In a typical scenario, the four components interact in the following way:
  1. VBCLIENT instantiates the COMBRIDGE bridge object that is referenced in early binding and declared using the WithEvents statement in order to intercept its events.
  2. VBCLIENT instantiates the COMEVENT object that will hold all the information about the events that the bridge intercepts. The COMEVENT object is created by the Visual Basic client, populated by the bridge, and then read and reset by the Visual Basic client.
  3. In late binding, the client instantiates the COMSRV object (whose ProgID is known only at runtime) using CreateObject. Therefore, it is impossible to declare it using WithEvents.
  4. The client tells the bridge to be ready to intercept all the events launched by the COMSRV using the startmonitoring method. The client transfers the pointer to the COMSRV server object and the pointer to the supporting object COMEVENT as parameters. From now on, the bridge listens to all the events the server launches.
  5. The client invokes one of the methods supported by the server component. The name of the method to call and its arguments are known only at runtime, so the call is issued as a CallByName.
  6. After the call, the server sends an asynchronous notification to the components in a position to receive its calls. Specifically, the Sink interface, activated by the bridge, intercepts the call (see step 4 in this list).
  7. The bridge receives the event and all of its arguments from the server in the Sink interface.
  8. The bridge populates the COMEVENT object with all the information and arguments from the intercepted event and sends a signaling event to the VBCLIENT client. The signaling event has only one argument, the COMEVENT object that has already been populated with information about the event.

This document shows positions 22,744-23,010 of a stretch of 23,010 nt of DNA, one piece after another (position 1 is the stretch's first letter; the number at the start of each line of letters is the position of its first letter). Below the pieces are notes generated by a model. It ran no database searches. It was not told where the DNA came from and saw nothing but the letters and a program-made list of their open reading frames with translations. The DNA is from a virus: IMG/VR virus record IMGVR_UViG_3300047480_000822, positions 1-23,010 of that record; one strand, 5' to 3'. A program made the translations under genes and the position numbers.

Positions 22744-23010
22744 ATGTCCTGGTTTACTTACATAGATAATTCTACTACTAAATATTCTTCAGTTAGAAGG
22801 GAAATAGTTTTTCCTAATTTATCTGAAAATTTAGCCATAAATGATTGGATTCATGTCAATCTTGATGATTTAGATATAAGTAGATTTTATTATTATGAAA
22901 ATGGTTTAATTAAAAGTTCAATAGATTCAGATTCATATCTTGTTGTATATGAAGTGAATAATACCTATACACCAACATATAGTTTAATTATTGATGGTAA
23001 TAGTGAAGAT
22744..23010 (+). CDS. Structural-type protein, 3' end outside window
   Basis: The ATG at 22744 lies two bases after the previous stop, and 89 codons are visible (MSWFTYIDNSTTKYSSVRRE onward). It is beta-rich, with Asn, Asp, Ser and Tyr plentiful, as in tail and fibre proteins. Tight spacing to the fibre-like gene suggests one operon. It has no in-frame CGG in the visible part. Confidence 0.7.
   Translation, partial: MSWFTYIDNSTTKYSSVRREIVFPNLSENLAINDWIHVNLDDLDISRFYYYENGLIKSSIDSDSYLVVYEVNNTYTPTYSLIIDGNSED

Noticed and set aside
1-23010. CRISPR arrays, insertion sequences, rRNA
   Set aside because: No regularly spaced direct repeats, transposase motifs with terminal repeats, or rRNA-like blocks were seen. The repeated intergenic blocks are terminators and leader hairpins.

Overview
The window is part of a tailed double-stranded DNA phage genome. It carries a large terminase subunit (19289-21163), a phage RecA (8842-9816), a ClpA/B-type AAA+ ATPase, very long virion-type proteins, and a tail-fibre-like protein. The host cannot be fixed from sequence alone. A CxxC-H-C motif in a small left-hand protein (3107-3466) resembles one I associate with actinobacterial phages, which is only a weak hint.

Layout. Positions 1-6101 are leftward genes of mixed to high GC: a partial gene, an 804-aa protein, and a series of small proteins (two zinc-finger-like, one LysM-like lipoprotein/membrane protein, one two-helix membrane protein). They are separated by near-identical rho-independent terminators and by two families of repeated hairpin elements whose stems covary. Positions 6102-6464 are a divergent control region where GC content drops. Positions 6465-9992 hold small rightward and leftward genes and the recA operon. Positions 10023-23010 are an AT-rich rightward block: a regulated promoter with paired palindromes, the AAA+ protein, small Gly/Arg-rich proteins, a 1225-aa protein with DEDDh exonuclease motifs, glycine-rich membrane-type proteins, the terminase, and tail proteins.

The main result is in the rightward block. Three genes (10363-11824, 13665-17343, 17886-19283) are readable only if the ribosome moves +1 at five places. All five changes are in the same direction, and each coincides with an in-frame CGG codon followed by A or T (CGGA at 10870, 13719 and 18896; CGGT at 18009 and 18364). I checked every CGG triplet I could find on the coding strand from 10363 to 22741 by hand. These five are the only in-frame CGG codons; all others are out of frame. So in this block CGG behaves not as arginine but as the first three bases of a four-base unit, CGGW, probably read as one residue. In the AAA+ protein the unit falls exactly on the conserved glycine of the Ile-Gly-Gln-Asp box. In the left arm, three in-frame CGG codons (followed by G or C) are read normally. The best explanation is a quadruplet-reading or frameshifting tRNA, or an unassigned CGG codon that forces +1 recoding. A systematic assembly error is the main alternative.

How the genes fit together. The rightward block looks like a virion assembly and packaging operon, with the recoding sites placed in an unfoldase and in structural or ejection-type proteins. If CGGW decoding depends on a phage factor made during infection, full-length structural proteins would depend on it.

9. VBCLIENT receives a notification from the bridge in the Sink interface. It can then examine the COMEVENT object and extract all information relative to the intercepted event.
  10. When VBCLIENT wants to stop receiving notifications about the events launched by the server, it can call the stopmonitoring method exposed by the bridge. The bridge sends an Unadvise call that interrupts the connection between the bridge sink interface and the server object connection point.
      To see how this works using the demo files provided with this article, build the project using the instructions in the readme.txt available with the download. Once you have built the projects, you can launch the client and use the buttons on the interface to check the interactions between the components and the reception of the events. Theoretically, COMBRIDGE and COMEVENT will not need to be compiled again since they act as a reusable library. The client and the server components can vary, depending on your specific needs.

Developing the Components

      Let's now examine how the components were built, paying particular attention to the bridge, which is the real engine of the architecture. The projects described in this article were developed on Microsoft Windows NT® 4.0 Service Pack 4 in Microsoft Visual Studio® 6.0 Service Pack 3.
      To make things easier, I did not add the code to handle errors. To use these tools in the real world, you need to handle errors and evaluate all the return values of the calls to functions and methods.


      COMSRV.DLL is an in-process COM server that exposes two methods and launches two possible events to the container. I developed the component in C++ with the ATL COM AppWizard using the menu option Insert | New ATL Object | Simple Object. The component class is called comsrvcls. The test1 and test2 methods are defined in IDL, as shown in Figure 2.
      The methods simulate an activity that lasts about three seconds, followed by a notification through the firing of an event. The event1 and event2 events are defined on the dispinterface _IcomsrvclsEvents. This is the definition of the event interface in IDL: